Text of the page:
Keeping your cloud malware-free: What you need to know
This year we’ve seen massive malware attacks spanning from nation state campaigns originating in North Korea and Russia to popular restaurants and everything in between. Each new incident serves as a grim reminder to business leaders that hackers will not relent. Yet with cloud adoption growing rapidly in the enterprise, the odds of a malware infection spreading and leading to a potential breach are increasing.
According to a study conducted by the Ponemon Institute, almost 90 percent of businesses believe an increase in cloud usage will increase the probability of a data breach – and this trend isn’t going away anytime soon. As mobility and flexibility continue to be central to the modern workplace, cloud adoption – and the dangers that come with it – are going to become more prevalent than ever.
Netskope research shows that organizations use an average of 1,181 cloud services, but 92.7 percent of those services are not enterprise ready. Given malware’s ability to persist across system cleanups, infect collaborators in the same network and even spread to partner organizations, business leaders must manage this threat by employing tactics to contain the spread of viruses and ensure users are equipped to make safe decisions.
So, what are some of the best tips for keeping an organization secure?
Contain the spread of viruses with user segmentation
One effective way to contain the spread of viruses is through network segmentation where lateral movement of malware or threat actor is limited within the accessible network. However, such limitations are easy to bypass through ‘cloud-hopping’ – a technique where malware uses cloud applications to reach other users within the same organization where access through lateral movement is denied.
When network segmentation has not been implemented, periodic syncing of infected cloud app folders will result in malware uploading to cloud storage, which exposes other users within the organization who use the same common cloud application. For example, such threat propagation takes place in the way Virlock spreads through cloud fan-out effect.
In a recent report, the worst case scenario was identified involving a single user within a customer environment who shared infected files with as many as 280 other users. Similarly, 40 percent of companies surveyed, have a user sharing malwares with more than 200 other users. The lesson here is that to restrict the spread of infections through the cloud, users themselves must be wary of their reach, while network administrators can segment user groups so that sharing between them is limited.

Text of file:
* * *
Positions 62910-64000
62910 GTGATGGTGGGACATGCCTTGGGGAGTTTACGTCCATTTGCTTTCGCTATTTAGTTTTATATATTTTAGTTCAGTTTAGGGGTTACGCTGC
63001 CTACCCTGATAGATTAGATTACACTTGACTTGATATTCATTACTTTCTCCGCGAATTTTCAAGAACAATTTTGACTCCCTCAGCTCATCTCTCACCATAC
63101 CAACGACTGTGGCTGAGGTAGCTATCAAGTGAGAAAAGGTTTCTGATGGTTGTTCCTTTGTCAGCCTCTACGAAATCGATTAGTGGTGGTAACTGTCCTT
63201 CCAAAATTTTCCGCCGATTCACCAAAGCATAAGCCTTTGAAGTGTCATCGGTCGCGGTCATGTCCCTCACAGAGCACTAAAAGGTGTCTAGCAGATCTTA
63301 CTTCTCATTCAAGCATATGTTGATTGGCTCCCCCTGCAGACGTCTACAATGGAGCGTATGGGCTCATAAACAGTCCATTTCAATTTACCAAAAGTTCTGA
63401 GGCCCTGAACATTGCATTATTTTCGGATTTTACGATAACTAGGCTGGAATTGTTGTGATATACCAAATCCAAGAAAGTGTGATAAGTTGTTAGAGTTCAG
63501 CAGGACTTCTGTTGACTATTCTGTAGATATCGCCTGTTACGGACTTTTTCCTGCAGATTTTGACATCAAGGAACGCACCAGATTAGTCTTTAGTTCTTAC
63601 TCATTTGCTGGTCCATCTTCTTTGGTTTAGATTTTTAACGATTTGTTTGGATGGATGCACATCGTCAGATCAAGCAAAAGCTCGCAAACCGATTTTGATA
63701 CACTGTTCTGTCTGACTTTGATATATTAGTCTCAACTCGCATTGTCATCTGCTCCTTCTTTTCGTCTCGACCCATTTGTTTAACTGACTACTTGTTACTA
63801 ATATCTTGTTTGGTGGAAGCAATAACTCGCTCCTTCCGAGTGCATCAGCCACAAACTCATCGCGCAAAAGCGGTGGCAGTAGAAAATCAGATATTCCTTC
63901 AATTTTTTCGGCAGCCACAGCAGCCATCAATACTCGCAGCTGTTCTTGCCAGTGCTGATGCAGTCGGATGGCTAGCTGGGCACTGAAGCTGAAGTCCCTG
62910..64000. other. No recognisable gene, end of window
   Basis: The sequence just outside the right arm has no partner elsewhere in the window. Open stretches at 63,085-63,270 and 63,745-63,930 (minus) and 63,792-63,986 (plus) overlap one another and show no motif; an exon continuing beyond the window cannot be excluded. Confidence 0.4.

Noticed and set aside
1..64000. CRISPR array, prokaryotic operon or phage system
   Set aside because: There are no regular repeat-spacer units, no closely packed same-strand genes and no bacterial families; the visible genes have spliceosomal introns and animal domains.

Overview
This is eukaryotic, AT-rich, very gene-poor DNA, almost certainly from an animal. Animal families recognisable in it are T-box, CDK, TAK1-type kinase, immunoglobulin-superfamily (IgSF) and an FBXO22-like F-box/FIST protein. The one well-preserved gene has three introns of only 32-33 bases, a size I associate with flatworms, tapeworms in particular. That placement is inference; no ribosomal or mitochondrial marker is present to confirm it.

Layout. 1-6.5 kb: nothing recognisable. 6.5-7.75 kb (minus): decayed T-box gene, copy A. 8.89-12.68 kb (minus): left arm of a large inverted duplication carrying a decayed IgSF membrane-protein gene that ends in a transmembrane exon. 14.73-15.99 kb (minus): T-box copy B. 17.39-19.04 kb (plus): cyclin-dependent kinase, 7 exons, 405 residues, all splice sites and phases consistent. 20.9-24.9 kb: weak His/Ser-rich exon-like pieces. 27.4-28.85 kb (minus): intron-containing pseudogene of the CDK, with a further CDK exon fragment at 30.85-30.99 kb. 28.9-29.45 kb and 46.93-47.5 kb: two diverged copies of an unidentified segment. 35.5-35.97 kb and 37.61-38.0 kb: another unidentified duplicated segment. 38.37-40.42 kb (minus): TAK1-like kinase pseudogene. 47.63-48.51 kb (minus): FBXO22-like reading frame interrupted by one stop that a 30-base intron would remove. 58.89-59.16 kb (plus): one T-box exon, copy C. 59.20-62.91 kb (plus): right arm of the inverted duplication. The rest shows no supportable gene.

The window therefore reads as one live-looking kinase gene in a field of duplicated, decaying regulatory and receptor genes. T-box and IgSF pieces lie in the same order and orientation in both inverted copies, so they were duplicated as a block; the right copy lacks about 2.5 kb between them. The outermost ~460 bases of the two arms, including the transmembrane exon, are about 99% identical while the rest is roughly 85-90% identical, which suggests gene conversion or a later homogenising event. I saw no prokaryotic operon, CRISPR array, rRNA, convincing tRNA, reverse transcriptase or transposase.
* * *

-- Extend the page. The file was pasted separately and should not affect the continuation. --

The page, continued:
Reduce malware through employee education
The same report found that although 80 percent of malicious files are hosted by a handful of users within an organization. The high concentration of malware on select users can be a consequence of them using unpatched workstations or regular exposure to unprotected networks. This points to the need for better education and enforcement of security policies across organizations.
A failure to instill a security-first mindset across your organization can get ugly quick. In a 2018 study from Ponemon, the average cost of a data breach increased to $3.86 million. The threat is not isolated to just one industry. For example, one healthcare organization was found to have have as many as 404 unique malware strains stored across its multiple cloud applications, such as Google Drive, Box, Dropbox and more, indicating that hackers are having no problem getting their malicious files into sensitive organizations. Educating employees on the importance of cloud security is one way to stop these infections at the root.
Moving beyond the malware
With over 1,000 cloud services in use in the average organization, it is important that IT teams and employees coordinate to prevent suspicious activity and potential threats on the network and identify existing issues as quickly as possible. With cloud adoption increasing each year, attackers are being presented with numerous new attack vectors everyday, and are quickly looking to find ways to exploit them for financial gain.
While there may never be a silver bullet for security, it is clear that businesses need to focus more on securing cloud systems if they are ever going to move the needle. But, with technology such as network segmentation and initiatives around cybersecurity education, defenders may just stand a chance in the battle against cybercriminals.